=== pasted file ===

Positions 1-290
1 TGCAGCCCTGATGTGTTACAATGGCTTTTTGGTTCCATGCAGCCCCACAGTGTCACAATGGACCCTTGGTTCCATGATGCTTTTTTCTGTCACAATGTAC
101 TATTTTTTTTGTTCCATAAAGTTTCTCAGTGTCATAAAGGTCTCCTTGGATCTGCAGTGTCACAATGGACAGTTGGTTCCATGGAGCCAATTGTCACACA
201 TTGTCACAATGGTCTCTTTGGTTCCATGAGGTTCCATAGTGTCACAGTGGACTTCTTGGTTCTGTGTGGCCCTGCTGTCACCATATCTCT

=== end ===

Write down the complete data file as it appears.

Positions 1-290
1 TGCAGCCCTGATGTGTTACAATGGCTTTTTGGTTCCATGCAGCCCCACAGTGTCACAATGGACCCTTGGTTCCATGATGCTTTTTTCTGTCACAATGTAC
101 TATTTTTTTTGTTCCATAAAGTTTCTCAGTGTCATAAAGGTCTCCTTGGATCTGCAGTGTCACAATGGACAGTTGGTTCCATGGAGCCAATTGTCACACA
201 TTGTCACAATGGTCTCTTTGGTTCCATGAGGTTCCATAGTGTCACAGTGGACTTCTTGGTTCTGTGTGGCCCTGCTGTCACCATATCTCT